On the 17th April, EU DisinfoLab hosted its monthly webinar.

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“Restore trust in the media” – this is the mission of the Global Disinformation Index (GDI), organisation dedicated to reducing online disinformation by identifying and labelling domains with a “risk of disinforming” rating.

During the last webinar organised by EU Disinfolab, Global Disinformation Index’s co-founder Clare Melford explained that they are currently working on building a prototype disinformation index that would give a risk rating to the world’s online news domains based on their risk of disinforming their readers.

Their goal is becoming the first risk-rating organisation assessing in real time the risk of an online domain to disinform its readers.

For the GDI, the verb disform means ‘to deliberately mislead by spreading inaccurate information.” When trying to reduce disinformation online, one should understand why someone created it in the first place and what are the motivations behind posting disinforming content. For this reason, the GDI has classified the authors of propaganda into four categories:

  1. State actors: They include governments as well as state-linked actors used to push government propaganda. They often don’t rely on ad-supported funding.
  2. Private Influence Operators: These are for-hire companies such as Cambridge-Analytica that run campaigns aiming to disinform for their high-paying clients. Recent examples include disinformation tactics in India’s conflict with Pakistan.
  3. Grassroots Trolls: The people behind #gamergate, often organise around specific issues or events on forums like 4chan, either to push a specific agenda or simply “for the lulz”.
  4. Pure Rent Seekers: Their only objective are the clicks and the money that goes with them. They want to drive visitors – or just bots – to their sites and collect benefit on adverts. They often use clickbait language and images, and sometimes even ad arbitrage.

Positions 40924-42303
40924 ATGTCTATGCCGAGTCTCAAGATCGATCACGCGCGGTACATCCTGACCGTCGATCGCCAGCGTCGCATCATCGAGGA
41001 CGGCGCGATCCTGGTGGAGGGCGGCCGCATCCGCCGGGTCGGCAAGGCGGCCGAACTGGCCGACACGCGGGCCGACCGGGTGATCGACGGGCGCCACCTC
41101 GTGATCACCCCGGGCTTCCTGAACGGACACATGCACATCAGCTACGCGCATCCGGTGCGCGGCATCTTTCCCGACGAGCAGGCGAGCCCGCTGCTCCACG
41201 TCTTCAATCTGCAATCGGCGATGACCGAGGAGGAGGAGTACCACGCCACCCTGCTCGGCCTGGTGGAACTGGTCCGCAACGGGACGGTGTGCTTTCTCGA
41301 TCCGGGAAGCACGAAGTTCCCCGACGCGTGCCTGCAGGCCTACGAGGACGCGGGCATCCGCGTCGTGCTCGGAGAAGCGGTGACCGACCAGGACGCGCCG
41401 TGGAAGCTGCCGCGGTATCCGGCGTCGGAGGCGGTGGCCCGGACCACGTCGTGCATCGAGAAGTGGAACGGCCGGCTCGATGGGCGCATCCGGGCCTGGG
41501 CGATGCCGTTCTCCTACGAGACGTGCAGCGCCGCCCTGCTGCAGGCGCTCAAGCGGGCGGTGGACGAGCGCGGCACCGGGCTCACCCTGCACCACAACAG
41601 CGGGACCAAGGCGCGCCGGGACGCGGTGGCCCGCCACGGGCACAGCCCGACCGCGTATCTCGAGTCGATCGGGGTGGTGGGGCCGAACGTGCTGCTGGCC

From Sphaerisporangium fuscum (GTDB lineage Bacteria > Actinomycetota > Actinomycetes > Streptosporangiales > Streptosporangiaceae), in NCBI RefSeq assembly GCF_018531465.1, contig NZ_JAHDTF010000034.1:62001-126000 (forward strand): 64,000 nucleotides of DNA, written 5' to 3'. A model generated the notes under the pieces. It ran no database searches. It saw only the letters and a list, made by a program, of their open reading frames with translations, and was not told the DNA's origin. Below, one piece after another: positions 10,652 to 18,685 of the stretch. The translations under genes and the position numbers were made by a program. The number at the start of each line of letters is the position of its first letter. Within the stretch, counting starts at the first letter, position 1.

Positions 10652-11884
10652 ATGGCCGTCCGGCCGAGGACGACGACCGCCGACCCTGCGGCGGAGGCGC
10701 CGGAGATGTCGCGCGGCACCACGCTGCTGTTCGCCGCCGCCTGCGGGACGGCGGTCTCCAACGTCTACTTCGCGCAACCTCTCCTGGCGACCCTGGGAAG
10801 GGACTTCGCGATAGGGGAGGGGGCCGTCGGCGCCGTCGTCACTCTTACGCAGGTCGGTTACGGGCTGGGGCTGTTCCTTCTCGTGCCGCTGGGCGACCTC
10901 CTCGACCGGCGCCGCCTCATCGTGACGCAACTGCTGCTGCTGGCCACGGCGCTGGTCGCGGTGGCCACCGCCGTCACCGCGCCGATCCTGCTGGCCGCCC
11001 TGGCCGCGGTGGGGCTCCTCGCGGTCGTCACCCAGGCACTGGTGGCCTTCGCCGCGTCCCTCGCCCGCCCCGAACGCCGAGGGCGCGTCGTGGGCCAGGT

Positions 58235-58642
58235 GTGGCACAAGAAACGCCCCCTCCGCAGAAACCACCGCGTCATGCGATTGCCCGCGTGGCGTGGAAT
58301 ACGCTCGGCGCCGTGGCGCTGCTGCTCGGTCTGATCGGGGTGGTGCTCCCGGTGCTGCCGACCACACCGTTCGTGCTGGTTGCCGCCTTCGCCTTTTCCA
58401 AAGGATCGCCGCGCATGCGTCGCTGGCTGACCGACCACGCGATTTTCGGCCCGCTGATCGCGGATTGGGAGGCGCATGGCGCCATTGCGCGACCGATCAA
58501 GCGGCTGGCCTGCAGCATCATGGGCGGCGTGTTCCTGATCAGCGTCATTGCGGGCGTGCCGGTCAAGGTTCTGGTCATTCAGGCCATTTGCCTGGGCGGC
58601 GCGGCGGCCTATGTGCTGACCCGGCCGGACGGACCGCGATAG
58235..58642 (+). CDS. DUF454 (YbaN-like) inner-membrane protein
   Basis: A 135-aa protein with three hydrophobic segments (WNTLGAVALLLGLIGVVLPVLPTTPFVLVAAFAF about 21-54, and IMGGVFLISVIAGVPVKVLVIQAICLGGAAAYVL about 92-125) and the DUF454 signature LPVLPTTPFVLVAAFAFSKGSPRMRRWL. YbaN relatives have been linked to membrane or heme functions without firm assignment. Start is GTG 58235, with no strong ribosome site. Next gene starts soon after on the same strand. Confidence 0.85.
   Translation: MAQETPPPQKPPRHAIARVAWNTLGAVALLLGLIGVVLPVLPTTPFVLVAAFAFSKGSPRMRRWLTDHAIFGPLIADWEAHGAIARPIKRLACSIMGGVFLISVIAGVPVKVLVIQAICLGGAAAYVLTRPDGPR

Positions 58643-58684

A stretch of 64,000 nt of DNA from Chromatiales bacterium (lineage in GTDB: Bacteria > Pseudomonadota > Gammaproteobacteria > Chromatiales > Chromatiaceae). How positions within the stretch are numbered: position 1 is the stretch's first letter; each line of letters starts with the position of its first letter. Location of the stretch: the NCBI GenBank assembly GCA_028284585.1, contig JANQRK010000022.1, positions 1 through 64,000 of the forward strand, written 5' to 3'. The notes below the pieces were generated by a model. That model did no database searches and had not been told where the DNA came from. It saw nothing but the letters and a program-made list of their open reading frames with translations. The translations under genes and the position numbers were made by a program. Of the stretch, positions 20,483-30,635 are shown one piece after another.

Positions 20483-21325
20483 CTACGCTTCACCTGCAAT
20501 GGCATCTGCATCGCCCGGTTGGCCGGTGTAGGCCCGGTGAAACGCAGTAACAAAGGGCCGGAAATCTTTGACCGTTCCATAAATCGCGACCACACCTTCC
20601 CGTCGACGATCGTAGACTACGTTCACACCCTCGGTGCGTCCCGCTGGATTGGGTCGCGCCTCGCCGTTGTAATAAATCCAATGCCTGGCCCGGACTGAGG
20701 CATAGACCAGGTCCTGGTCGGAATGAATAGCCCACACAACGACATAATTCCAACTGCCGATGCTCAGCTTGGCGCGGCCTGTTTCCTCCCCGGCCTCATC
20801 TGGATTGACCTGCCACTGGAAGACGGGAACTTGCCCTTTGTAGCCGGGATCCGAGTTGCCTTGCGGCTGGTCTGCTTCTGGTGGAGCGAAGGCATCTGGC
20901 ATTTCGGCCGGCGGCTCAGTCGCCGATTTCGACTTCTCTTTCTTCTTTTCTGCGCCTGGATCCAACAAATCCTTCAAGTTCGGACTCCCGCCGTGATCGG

From France to Canada: The Financial Motivations of Disinformation

The GDI focuses on changing the financial incentives for these different actors to disinform. This means looking at how the ad tech ecosystem is being abused by them. During the webinar, Ms. Melford presented different case studies compiled by the GDI to demonstrate this problem. For instance, several disinforming sites in Canada were discovered by a local Canadian journalist to be linked to one Ukrainian individual. The sites presented themselves as local papers from the province of Quebec but were similarly structured and often reused the same content. The individual behind all these sites was making around US $ 1,300 per month as a result of advertising revenue generated from them. Ultimately, the Ukrainian owner of these sites was found out since he was using the same Google AdSense account to sell advertising on all of them.

Another example comes from France, where a single individual controlled about 30 French language sites specialising in far-right content conspiracy theories and dodgy health information. He also pushed some particularly obnoxious content about Charlie Hebdo attacks and was getting about a million engagements per month. The sites collected ad revenues and were found to have ads placed by some of France’s major brands, including the French auto manufacturer Citroen. A network of Facebook pages were created for each of his news sites to help to amplify their outreach.

By rating news domains as they are created, the GDI’s can help to turn off the money tap to above-mentioned types of websites by getting brands, ad exchanges and platforms to use the ratings to shape their online ad spending.

How it works

The Global Disinformation Index classifies sites using the following criteria:

  • an automated, machine-learning assessment that can classify large volumes of low-production/low-quality but high-volume “junk” sites in real-time; and
  • a manual assessment of higher quality disinformation outlets that may not be easily identifiable by automated means. These may include indicators such as whether a domain has been involved in a disinformation campaign in the past.

As for the methodology, the GDI doesn’t look at the content but at the way the website has been created and structured. The GDI does not assess whether something is true or false, but whether the risk of disinforming is high or not. Once domains are rated, the aim is to work with brands, ad exchanges, and platforms to use the assessments to cut off advertising revenue to domains with a high disinformation risk.

Clare Melford is an experienced CEO in the commercial and not-for-profit sectors. She is an expert in building and managing cross-sector coalitions. She is the former CEO of the International Business Leaders Forum and MD of MTV Networks, Nordics. She has worked on start ups in E-commerce, Fin-tech & Ed-tech. She is a founding board member of Girls not Brides, the global coalition to end child marriage.